It is natural for marketers and sales professionals when building out sales process steps and marketing collateral to...
Hey everybody. Today we’re going to talk about how to make tough decisions as a marketing leader. The reality is is everyday we have to make decisions. Some are operational and some are frankly on the marketing side, and what’s really difficult is to know how to give yourself the confidence to stand up for an opinion that you aren’t really sure on. I catch myself a lot of times feeling like I don’t have enough information to make the decision that I need to make, and so I’m worried that I might make a wrong decision, or I don’t feel empowered in the decision I’m making. And the empowerment part is so important because making the decision is the first step. Executing that is really where the value’s created. So we’re gonna talk about my personal method for how I make difficult decisions.
So, I do three things when making decisions. I grab a pen, and paper, and I write down just the facts. Now, I use pen and paper because I used to try to do this digitally, but there is something about writing things down one by one that unlocked a part of my brain that I don’t know how exactly to put it, but the actual physical, like, tactile, like, process of writing things down has been really powerful for me. And so I don’t take notes on paper, I only do this when I’m trying to make decisions. And so I start with the facts of my situation. One time, I was trying to understand how are we going to hire a head, and I was really nervous, like, “Hey, if we hire those three people, what if we don’t get the work?” You know, “Ahh, it’s a lot of cash. How do we make this decision?” And so I just started to write down the facts. Okay, over the last six months, we have generated this many clients. Okay. Over the last six months, we’ve generated this many opportunities. When I look at the information, we’ve closed this many deals. And I just start to write down the facts. And what I start to find is by the time I’m done writing down all the facts, the decision I need to make has become self-evident. And now I get to kind of laugh at myself, and it’s like, “Come on, it was obvious. It was right in front of you.” But a lot of times we’re so stuck in our own head that we aren’t able to actually properly process information.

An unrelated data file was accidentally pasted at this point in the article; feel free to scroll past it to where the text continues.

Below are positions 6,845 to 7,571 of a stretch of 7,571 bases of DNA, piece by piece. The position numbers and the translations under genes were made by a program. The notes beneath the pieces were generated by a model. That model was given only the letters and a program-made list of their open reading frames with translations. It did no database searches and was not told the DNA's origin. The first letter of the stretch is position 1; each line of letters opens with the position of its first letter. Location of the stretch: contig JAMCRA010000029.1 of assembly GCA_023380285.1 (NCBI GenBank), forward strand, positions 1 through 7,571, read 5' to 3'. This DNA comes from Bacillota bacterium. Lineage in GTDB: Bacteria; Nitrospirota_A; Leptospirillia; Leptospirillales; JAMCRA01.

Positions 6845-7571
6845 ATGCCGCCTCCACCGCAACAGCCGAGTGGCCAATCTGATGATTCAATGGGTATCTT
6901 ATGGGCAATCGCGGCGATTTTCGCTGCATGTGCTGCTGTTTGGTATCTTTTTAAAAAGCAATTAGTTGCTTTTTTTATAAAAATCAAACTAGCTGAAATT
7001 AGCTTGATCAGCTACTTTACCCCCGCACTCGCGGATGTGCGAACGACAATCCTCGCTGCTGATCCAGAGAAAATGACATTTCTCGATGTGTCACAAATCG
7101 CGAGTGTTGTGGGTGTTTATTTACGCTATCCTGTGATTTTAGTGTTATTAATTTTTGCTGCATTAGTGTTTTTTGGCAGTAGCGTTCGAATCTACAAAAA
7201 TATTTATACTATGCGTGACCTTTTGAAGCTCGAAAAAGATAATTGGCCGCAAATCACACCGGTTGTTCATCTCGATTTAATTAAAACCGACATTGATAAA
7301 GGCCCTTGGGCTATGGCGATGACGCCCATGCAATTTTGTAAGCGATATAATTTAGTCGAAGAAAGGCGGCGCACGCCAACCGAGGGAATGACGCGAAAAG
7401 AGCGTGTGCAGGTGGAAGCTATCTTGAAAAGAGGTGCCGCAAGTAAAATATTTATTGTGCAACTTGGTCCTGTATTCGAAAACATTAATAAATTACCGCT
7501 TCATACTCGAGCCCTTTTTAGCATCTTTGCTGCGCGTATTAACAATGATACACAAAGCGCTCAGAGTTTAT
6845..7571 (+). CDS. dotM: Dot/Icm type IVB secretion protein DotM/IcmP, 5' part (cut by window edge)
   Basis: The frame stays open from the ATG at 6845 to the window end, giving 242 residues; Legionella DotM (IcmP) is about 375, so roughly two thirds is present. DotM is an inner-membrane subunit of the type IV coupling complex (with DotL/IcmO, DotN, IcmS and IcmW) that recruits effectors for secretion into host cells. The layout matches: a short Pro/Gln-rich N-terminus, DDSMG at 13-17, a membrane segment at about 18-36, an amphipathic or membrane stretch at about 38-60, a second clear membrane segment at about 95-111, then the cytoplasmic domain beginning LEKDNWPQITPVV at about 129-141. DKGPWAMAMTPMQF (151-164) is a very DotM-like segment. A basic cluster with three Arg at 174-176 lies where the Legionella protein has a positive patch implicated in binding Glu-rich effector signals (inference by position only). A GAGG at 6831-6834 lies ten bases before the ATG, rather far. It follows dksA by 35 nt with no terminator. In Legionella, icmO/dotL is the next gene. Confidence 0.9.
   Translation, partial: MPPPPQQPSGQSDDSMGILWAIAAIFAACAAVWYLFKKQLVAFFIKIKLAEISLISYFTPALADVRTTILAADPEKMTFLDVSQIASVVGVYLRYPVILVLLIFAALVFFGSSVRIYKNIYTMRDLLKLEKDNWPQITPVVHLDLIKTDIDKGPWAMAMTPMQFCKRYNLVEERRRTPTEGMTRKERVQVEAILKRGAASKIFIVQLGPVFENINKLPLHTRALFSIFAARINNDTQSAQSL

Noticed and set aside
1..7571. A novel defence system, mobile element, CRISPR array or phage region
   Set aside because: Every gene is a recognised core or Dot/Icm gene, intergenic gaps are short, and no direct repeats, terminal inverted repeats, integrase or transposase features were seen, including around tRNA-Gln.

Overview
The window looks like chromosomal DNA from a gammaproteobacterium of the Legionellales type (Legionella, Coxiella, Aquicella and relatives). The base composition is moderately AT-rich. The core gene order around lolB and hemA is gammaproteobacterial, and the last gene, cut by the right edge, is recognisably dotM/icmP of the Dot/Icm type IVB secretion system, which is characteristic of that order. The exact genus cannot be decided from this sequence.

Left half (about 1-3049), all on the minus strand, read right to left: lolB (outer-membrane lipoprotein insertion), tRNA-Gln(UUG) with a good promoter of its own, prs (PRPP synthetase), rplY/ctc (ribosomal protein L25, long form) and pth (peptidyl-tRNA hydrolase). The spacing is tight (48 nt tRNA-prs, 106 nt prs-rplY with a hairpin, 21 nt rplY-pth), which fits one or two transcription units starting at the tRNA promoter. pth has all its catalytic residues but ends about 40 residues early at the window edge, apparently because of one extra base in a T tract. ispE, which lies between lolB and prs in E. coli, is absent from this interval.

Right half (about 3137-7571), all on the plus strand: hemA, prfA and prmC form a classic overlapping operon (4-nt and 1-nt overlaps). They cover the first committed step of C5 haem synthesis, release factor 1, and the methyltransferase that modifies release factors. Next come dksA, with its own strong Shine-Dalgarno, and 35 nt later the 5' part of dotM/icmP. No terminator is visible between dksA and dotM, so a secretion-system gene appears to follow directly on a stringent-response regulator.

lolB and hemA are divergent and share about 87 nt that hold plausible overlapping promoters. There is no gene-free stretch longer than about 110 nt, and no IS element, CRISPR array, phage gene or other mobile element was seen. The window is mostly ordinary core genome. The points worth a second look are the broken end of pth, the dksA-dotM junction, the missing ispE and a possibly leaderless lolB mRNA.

So next time you’re trying to figure out across, let’s say, three things you’d like to do: you’re looking at ABM, you’re looking at search, and then you’re looking at content, but you have X amount of budget and will only allow you to do two of those things. How do you choose which of the three? And it is really difficult, like, which two of those three are you gonna execute on in 2019. And you’re gonna have to hinge a lot of your results, your projections, your forecasts, your own, almost, career, it feels like, on this decision of what to do or what not to do. And my encouragement to you is that everything will become self-evident, and you can make an educated, empowering decision that you’re motivated to execute on and follow through with over an extended period of time if you can write down just the facts and then save that paper. Because what I found is sometimes I write down all the facts, I make a decision, and then what I like to call blip, a little blip occurs in my life or in my business, and it shakes me. And I get nervous, right, and I get fearful, and I retract that self-evident decision, and I go back to what I was doing before, and I stay safe. And keep that paper. Keep those facts with you so that as you go through this process, you start to have more confidence in your decision-making, you can improve the speed of your decision-making, and then you also can obviously improve the results of the marketing campaigns you’re running and the decisions you’re making.